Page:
Thursday 21 October 2021

Byzantine Museum Garden

The garden at the Byzantine Museum is a calm, cool oasis in the middle of noisy, busy, chaotic Athens city centre.

We entered through the main gate facing the main building

then turned right 

the museum complex consists of five buildings. This sculpture sits in front of one of those -  my guess, it's the administration building

across from that is the building where the bulk of the permanent exhibition is housed. On the wall, some of the Lumina photographs (post to follow)

varied planting on the grounds, including mature trees

the smell of lavender is everywhere, at times overpowering

another building on our right

winter jasmine

we turned left

walked on this path

past the fountain

lots of shaded areas for people to sit away from the sun, which is still quite strong despite the fact that it's October

this weeping willow provides more shade

the water from the fountain is channelled throughout the garden

a good view of the main building and restaurant from here

many paths facilitate access to all areas of the garden

We had reached the back of the garden where it's mainly lawns, trees and bushes

Three copies of sculptures from the museum's collection: 

The Foliate Cross, with leaves sprouting from its base, predominates in Byzantine art as a symbol of rebirth, victory over death and hope of eternal life in Paradise.

Peacocks, with their impressive feathers that grow in spring, are a symbol of beauty and rebirth. They are often depicted in churches as references to humankind's expectations for salvation and eternal life in heaven.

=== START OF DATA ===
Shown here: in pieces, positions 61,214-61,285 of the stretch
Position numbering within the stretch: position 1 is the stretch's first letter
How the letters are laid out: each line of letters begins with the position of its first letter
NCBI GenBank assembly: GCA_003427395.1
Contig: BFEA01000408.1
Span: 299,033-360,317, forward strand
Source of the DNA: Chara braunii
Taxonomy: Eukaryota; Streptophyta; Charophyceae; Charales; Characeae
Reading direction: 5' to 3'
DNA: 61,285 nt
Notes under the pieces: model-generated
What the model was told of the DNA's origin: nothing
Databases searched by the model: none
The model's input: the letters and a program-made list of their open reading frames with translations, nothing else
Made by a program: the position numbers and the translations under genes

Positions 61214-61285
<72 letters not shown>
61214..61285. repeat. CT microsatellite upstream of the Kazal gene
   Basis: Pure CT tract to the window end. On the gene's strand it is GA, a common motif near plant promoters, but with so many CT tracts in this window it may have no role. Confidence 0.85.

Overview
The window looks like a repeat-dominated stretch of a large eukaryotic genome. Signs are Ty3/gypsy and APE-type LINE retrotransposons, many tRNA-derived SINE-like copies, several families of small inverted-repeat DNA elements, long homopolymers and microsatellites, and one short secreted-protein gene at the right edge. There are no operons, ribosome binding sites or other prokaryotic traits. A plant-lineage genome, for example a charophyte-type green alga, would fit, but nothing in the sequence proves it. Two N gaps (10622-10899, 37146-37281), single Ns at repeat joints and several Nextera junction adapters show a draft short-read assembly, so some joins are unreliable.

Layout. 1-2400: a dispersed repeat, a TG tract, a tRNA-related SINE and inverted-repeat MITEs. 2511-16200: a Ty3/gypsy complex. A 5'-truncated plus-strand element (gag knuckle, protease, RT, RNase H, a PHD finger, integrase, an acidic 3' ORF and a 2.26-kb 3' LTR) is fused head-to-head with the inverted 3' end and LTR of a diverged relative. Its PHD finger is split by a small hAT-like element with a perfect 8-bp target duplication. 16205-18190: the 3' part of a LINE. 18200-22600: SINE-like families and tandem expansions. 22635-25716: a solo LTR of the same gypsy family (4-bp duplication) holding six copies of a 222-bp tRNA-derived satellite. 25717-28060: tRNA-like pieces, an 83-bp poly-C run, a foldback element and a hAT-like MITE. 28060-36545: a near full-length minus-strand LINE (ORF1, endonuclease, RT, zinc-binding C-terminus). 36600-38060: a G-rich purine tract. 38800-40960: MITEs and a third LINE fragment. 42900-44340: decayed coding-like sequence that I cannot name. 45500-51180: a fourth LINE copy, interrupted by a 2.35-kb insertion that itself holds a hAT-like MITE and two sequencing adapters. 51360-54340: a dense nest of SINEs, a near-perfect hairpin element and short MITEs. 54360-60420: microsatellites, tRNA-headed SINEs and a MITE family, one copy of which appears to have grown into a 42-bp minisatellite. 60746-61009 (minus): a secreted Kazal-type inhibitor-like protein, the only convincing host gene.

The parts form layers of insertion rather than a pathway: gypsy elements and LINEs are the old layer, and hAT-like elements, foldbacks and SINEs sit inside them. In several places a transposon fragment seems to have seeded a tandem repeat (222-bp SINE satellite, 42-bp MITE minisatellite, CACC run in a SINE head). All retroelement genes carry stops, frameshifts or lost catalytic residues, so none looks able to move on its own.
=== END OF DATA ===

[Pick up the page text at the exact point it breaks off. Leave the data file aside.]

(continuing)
Sculpture by Stella  Sarigiannidou which unfortunately was impossible to photograph given that it's in a glass case and the sun was very strong

More copies of artefacts from the museum's collection

including mosaics

It's  so peaceful here

We had arrived at the site where the ancient graves were re-located.

A cemetery, in use from the Archaic (7th-6th century BC) to early Byzantine period (3rd-6th century AC) was uncovered in Koukaki in 1996-1997, following the construction of the Athens metro. Three of the 64 tombs found, dating from the early Byzantine era and possibly belonging to Christians, were removed to the Byzantine Museum grounds.

Three rectangular vaulted tombs were probably family tombs. Their entrance was sealed off with a horizontal slab that opened for each subsequent burial. Three steps on the eastern side allowed descent to the tomb's interior. Clay vases, bronze buckles and a loom weight were found within the tombs, probably objects dear to the deceased during their lifetime.

Grave 1

Grave 2

Grave 3

We continued on our way, past this ancient olive tree

a row of cypress trees

from here, beyond the museum, we could see Lycabettus Hill

zooming in

sculpture by Konstantina Bolieraki

We had reached the steps that would take us to the back of the main museum building, where, on the terrace, a sculpture exhibition was being held. We spent a good hour looking at the sculptures (post to follow) and then

we moved over to the restaurant for lunch.

We sat at the front, as near the garden as possible

next to these flowering thyme bushes, which smelled divine.

We had a delicious lunch in the sunshine, and marveled at how wonderful it all was.


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